In the past, persons who wanted to be or thought they actually were the other sex, or who rejected the clothing and interests of their own sex and adopted that of the other sex, were considered to be suffering from gender identity disorder (GID). Recently, this designation has been dropped by the American Psychiatric Association in favor of “gender dysphoria”, reflecting the idea that there is nothing wrong with wanting to be the other sex so long as it doesn’t make you unhappy, and that if society’s refusal to pretend you are the other sex makes you unhappy then society has to change. Including gender identity and expression language in anti-discrimination laws would essentially prohibit people from refusing to pretend that people have changed their sex.

While the gender feminists fought to eliminate everything they considered a stereotype, the transgendered frequently adopt clothing and behavior which reflects narrow stereotypical concepts, almost caricatures, of what it means to be a man or a woman. Some of those who go through so-called sex changes try to wipe out their pasts and pretend they have always been the sex they want to be. However, many find this continual deception difficult to sustain. Rejection of the reality of one’s sexual identity and the pursuit of mutilating surgery suggests a severe psychological disorder. It is neither charitable nor required for others to go along with the pretence of sex change.

GenderQueer

“GenderQueer” is an ideology founded on a rebellion against all restrictions on identity, behavior, and sexual activity. The GenderQueer claim a right to present themselves as male, female, or neither and to change their identity at any time and to have sex with persons of either sex. Riki Wilchins, author of GenderQueer: Voices from beyond the sexual binary, “Gender is the new frontier: the place to rebel, to create new individuality and uniqueness, to defy old, tired, outdated social norms, and, yes, to occasionally drive their parents and sundry other authority figures crazy.” According to the New York Times article cited earlier, the progressive universities are catering to this rebellion. For example, Jack (born Judith) Halberstam a transgender professor at University of Southern California, is the author of Gaga Feminism: Sex, Gender, and the End of Normal. Society is under no obligation to encourage such rebellion against reality.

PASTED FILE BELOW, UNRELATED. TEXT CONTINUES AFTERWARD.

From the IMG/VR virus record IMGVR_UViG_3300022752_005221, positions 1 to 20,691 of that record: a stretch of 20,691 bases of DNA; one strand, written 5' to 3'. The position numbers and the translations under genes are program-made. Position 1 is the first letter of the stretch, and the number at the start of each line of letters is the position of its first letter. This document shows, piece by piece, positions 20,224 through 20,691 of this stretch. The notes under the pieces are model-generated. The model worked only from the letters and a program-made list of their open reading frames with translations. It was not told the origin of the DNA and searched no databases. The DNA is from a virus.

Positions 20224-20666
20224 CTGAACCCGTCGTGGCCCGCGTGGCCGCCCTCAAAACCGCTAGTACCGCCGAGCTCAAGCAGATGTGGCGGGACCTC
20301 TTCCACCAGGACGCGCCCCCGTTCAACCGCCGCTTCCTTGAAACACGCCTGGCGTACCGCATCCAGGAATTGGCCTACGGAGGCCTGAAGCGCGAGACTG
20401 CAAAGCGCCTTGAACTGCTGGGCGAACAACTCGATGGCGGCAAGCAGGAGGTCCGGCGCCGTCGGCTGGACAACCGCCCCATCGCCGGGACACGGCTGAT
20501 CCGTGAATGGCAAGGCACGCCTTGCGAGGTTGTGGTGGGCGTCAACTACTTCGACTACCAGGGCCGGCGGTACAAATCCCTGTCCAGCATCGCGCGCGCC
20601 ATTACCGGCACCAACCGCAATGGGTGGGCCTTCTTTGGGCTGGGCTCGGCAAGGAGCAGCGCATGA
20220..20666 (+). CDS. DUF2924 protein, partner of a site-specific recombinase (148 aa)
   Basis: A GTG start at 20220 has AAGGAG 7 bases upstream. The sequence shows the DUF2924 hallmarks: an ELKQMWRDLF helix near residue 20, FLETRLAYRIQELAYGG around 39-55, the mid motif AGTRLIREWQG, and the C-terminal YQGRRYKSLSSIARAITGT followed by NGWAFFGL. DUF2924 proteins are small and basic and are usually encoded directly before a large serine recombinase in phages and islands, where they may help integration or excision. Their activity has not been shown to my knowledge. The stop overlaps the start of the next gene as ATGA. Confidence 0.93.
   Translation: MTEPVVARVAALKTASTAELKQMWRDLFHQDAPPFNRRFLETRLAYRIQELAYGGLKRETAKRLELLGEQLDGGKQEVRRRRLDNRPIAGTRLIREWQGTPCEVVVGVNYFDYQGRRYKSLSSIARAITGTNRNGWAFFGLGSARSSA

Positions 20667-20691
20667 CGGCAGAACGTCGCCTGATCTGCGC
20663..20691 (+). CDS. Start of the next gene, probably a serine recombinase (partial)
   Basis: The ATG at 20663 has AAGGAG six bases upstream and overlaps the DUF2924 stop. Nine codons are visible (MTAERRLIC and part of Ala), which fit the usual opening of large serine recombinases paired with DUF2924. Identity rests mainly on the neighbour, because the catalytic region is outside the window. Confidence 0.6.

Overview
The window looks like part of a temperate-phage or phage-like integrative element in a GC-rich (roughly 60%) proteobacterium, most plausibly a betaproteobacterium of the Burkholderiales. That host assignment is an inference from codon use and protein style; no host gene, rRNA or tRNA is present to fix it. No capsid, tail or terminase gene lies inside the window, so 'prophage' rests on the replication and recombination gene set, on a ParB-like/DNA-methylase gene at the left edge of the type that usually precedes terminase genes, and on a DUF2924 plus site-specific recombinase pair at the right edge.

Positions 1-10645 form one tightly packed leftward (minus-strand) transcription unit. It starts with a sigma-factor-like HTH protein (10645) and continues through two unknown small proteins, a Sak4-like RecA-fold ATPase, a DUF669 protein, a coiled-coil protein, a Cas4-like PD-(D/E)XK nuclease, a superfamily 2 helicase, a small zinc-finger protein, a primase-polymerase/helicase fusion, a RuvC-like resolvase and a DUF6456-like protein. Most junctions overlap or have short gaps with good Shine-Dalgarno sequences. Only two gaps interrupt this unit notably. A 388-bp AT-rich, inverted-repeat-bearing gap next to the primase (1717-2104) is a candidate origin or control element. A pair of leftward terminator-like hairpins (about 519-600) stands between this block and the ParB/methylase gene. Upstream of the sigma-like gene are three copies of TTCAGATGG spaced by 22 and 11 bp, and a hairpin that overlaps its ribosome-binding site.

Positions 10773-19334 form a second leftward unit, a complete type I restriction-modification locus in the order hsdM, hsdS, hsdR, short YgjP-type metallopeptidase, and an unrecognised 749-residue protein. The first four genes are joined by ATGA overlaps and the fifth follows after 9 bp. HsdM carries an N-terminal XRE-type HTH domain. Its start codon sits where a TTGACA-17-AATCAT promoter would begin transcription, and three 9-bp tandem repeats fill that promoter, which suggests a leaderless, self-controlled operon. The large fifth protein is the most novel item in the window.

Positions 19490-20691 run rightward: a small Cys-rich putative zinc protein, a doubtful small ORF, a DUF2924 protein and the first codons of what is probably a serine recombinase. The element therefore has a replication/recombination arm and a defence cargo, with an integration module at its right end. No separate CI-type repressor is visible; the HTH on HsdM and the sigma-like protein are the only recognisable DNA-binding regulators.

Sexual orientation

While those promoting gender theory insist that gender identity is different from sexual orientation, the two are linked. Sexual orientation describes persons based on whom they are sexually attracted  to -- their own sex, the other sex, or both (bisexual). Persons with same sex attraction (SSA) are among the most outspoken spokesmen for the various theories of gender. Many, but not all persons with SSA experienced gender identity disorder as children and many continue to imitate the other sex in clothing or behavior. They feel that they have been discriminated against because they do not conform to gender norms. They also oppose “heteronormality” -- the belief that heterosexuality is the norm and any other combination is abnormal.

A small percentage of persons with SSA decide to pursue so-called sex change surgery. For example, a growing number of masculine-identifying women in same-sex relationships have opted for breast removal and male hormone injections. This and the increase in men who, after being surgically altered to resemble women, are still sexually attracted to women and therefore claim that they are lesbians, has lead to conflict within feminist ranks. Some of their events are limited to women, born as women and living as women.

Gender theory in whatever form it takes is a denial of the reality of sexual difference. Those who have adopted the theory into their lives are in rebellion against their own nature, which leads to feelings of alienation. Rather than recognize that their theory is fatally flawed, they denounced anyone who defends reality as a “homophobe”, “heterosexist” or a “bigot”. They demand that those who speak the truth about marriage, family, motherhood and the needs of children be silenced.

We need not surrender to this bullying. We have a right to point out the inadequacies and inconsistencies in their theory of gender. A first step towards exposing its errors is never to say “gender” when we mean “sex”.

Dale O’Leary is a US writer with a special interest in psychosexual issues and is the author of two books: One Man, One Woman and The Gender AgendaShe blogs at What Does The Research really Say? 

MORE ON THESE TOPICS | feminism, gender theory, sexual difference